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Oruba Boys High School KCSE Candidates Stage Protest After All of Them Score D’s

Oruba Boys High School KCSE Candidates Stage Protest After All of Them Score D’s

On January 10, students from Oruba Boys High School showed their dissatisfaction by organizing demonstrations outside the office of the Migori County Director of Education due to receiving D grades in the Kenya Certificate of Secondary Education (KCSE).

72 out of 75 students in the school stated they received D grades, while two students got C- grades, and one student received an E grade.

During their media interview, the students revealed that they had never experienced such a poor performance throughout their entire schooling. Consequently, they contended that the results must have been falsified.

“We sat for the exam’s 75 candidates but what we saw was unexpected. It is full of irony. We haven’t seen this thing for sure,” one of the students, Djijon Omondi lamented.

After the exam results were announced, the students tried to contact both the school principal and the deputy principal, but neither of them could be reached, even over the phone.

Their attempts to get the county education office to resolve their complaints were unsuccessful, as lower-ranking employees advised them to report the discrepancies to the Kenya National Examination Council (KNEC).

Frustrated, the students opted to march in the streets with banners, yet they didn’t reveal whether they or their guardians would visit the KNEC offices or pursue legal action in court.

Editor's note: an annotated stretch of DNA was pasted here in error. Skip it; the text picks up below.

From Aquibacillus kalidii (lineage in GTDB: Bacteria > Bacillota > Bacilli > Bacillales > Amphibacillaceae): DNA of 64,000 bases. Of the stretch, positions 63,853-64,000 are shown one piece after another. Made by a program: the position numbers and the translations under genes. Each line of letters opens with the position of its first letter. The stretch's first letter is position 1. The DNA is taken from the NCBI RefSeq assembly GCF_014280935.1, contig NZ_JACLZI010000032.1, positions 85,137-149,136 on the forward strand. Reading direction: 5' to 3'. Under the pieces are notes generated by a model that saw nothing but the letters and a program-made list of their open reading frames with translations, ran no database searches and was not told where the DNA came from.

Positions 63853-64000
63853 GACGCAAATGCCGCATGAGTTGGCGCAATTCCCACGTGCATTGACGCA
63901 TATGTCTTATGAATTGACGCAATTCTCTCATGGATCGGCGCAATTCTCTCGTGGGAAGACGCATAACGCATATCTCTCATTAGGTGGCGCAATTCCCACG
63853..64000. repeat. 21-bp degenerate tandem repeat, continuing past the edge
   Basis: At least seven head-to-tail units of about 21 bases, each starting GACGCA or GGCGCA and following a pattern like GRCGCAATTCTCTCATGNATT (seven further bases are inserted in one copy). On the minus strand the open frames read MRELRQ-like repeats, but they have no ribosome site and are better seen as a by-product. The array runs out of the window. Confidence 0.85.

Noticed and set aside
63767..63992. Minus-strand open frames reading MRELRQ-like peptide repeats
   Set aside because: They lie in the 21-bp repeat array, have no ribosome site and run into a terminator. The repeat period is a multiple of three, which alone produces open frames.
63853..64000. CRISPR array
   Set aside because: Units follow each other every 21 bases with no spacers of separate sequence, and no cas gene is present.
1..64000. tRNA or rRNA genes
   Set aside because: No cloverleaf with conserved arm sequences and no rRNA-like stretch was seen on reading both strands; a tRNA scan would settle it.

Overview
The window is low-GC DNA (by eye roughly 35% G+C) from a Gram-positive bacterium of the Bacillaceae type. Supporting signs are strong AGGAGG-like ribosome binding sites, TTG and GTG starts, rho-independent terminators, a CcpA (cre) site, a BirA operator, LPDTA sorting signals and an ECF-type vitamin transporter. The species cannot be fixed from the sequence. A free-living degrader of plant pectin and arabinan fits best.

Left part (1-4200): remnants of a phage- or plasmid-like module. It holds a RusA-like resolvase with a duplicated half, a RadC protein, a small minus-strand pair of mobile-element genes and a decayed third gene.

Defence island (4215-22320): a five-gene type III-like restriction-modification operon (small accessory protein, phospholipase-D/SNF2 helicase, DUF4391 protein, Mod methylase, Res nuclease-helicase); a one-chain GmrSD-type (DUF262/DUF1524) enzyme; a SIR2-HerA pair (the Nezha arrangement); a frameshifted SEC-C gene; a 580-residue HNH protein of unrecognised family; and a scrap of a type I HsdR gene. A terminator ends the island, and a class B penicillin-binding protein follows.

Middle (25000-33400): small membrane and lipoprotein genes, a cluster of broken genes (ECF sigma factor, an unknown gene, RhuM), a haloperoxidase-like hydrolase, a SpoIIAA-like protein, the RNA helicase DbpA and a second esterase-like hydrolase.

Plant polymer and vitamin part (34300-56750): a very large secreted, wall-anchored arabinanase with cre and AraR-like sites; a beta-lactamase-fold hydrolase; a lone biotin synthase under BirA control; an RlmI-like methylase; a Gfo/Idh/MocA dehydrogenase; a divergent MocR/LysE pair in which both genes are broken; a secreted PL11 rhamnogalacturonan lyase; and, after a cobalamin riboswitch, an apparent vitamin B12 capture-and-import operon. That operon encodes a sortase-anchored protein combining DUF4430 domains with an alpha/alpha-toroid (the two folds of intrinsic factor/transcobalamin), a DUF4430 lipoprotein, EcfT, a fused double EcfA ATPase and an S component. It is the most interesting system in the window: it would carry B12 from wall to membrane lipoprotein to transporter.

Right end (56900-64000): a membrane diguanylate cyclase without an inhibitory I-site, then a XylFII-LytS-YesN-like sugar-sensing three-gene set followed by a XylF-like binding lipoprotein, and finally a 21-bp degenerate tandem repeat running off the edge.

On the flip side, a group of parents and students forcefully entered two schools in Nandi County when they didn’t receive their results for reasons that were not clear.

Pupils attending Samoei Boys Secondary in Nandi Hills and Taachasis Girls in Tinderet alleged that KNEC was retaining their outcomes without offering any explanations for doing so.

Ezekiel Machogu, the Education Cabinet Secretary, refrained from revealing whether KNEC held back any results. Instead, he directed stakeholders to investigate the widespread failure among the 2023 KCSE candidates.

Addressing the audience during the announcement of the results at Moi Eldoret Girls High School on January 8, CS Machogu asserted that 2023 marked a historic peak in Kenya’s examination history with an unprecedented number of top grades, referred to as E’s.

“I am pained by the fact that a large number of candidates (48,174 or 5.33%) still ended up scoring 38 a mean grade of E in the 2023 KCSE Examination even after the Ministry used a more flexible system of computing the final overall candidate results,” Machogu commented.

Moreover, the Computer Science department failed to resolve the issues raised by parents who alleged discrepancies in the results obtained when downloading slips for their children. One parent expressed frustration after receiving two slips indicating varying grades of A- and B+ for their child.

Oruba Boys High School KCSE Candidates Stage Protest After All of Them Score D’s